- Credit: With more than 2.4 million accounts and a portfolio of nearly $23 billion, John Deere is one of the largest equipment finance companies in the United States.
Originating as a one-man blacksmith shop and evolving into a major worldwide corporation, John Deere is a company that credits its growth and success to four core values once exhibited by its founder: integrity, quality, commitment, and innovation.
Products Manufactured by John Deere Industrial Equipment Company that Contained Asbestos
Exposure to asbestos is the primary risk factor for the development of mesothelioma, asbestosis, and other respiratory disorders. Prior to its ban in the late 1970s, the main insulation material used by manufacturers of products such as brake linings and gaskets was asbestos.
Among the products produced by John Deere Industrial Equipment Company that may have contained asbestos are:
- John Deere A, B, and G Series tractors*
* A documented court case identified the brake linings, clutches and gaskets on John Deere tractors in the 1940s as having asbestos. All asbestos-containing materials were purchased from 3rd party vendors.
Occupations at Risk for Asbestos Exposure
Essentially any individual who has been exposed to asbestos dust could be at risk for developing an asbestos-related illness such as mesothelioma. With regard to products produced by John Deere, occupational exposure may include anyone who came in contact with the asbestos-containing components of the tractors, namely brakes, clutches, and gaskets. Such occupations at risk for this type of exposure may include mechanics, plant workers, and any individuals who may have worked in proximity to those employed in these professions.
Exposure to asbestos-containing components of John Deere tractors could have also been experienced by homeowners and farmers who performed repairs themselves on brake, clutch, and gasket components of this industrial equipment. Families of the aforementioned individuals may also be at risk of asbestos exposure as asbestos fibers were easily carried on clothing and released into the enclosed environment (e.g., a garage, barn) where work on these parts was taking place.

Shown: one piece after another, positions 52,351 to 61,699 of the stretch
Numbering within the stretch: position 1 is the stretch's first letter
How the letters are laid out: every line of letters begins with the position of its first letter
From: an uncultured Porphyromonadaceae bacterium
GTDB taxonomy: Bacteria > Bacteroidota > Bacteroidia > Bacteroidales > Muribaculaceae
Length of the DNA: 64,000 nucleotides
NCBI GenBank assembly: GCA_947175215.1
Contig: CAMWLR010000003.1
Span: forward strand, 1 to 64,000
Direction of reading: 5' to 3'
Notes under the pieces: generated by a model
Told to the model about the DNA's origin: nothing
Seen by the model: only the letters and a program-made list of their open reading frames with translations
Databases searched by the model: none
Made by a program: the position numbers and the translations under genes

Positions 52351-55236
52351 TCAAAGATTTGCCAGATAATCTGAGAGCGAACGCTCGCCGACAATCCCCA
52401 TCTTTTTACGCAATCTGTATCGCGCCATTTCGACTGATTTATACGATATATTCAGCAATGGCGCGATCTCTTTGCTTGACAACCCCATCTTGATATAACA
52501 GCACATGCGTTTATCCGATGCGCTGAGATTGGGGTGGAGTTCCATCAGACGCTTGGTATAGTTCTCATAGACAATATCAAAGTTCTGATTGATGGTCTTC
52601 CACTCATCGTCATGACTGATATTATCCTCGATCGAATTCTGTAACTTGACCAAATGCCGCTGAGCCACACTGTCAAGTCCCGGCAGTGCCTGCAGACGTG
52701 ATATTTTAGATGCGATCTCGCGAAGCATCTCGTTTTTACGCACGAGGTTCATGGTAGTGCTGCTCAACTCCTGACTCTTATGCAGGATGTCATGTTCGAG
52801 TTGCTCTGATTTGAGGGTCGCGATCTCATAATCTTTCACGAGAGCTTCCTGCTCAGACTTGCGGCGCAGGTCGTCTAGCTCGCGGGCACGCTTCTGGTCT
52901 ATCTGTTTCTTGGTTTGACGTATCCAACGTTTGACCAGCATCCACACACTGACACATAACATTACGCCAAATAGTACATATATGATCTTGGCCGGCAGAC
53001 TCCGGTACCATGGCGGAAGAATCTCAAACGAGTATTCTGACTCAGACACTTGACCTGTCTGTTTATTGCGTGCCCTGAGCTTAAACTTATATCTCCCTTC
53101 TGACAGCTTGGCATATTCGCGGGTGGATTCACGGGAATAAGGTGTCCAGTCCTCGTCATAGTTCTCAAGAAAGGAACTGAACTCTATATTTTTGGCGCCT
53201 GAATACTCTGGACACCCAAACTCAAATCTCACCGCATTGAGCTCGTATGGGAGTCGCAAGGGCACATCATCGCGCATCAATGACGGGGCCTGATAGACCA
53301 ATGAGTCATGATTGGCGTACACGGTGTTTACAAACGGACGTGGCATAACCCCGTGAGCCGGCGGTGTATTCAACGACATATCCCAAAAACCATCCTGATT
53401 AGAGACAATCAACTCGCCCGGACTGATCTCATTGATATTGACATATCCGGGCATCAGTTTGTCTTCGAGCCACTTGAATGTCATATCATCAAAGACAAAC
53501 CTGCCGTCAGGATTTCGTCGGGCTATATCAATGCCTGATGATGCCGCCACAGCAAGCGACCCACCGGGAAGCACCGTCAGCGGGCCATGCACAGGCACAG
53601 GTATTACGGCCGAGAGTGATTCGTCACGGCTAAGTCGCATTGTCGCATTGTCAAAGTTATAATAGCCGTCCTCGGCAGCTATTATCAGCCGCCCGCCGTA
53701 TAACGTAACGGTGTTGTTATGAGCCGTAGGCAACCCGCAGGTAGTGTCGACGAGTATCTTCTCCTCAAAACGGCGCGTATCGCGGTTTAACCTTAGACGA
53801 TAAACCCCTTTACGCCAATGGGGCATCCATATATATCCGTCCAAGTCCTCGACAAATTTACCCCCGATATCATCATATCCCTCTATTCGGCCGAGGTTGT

Due to the long latency period associated with mesothelioma, a diagnosis typically occurs in men and women 50-70 years of age. If you or someone you know may have experienced exposure to asbestos, learn more about the symptoms to look for and the diagnostic tests that may be used to confirm the presence of this disease.
John Deere produces a “Restricted Materials List” for its suppliers. Current as of February 2009, this document cites specific restricted substances in any “finished products, parts, components, or materials supplied to John Deere.” This document clearly states that all types of asbestos must not be present in items such as brake pads, gaskets, clutch plates, and friction parts. In addition, parts manuals produced by the company in the late 1980s and early 1990s contained specific warnings for individuals to avoid breathing dust generated by components containing asbestos fibers as these fibers, when inhaled, may cause lung cancer. Components in products that may contain asbestos fibers were specifically identified in the manual as follows: brake pads, brake band and lining assemblies, clutch plates, and some gaskets.Sources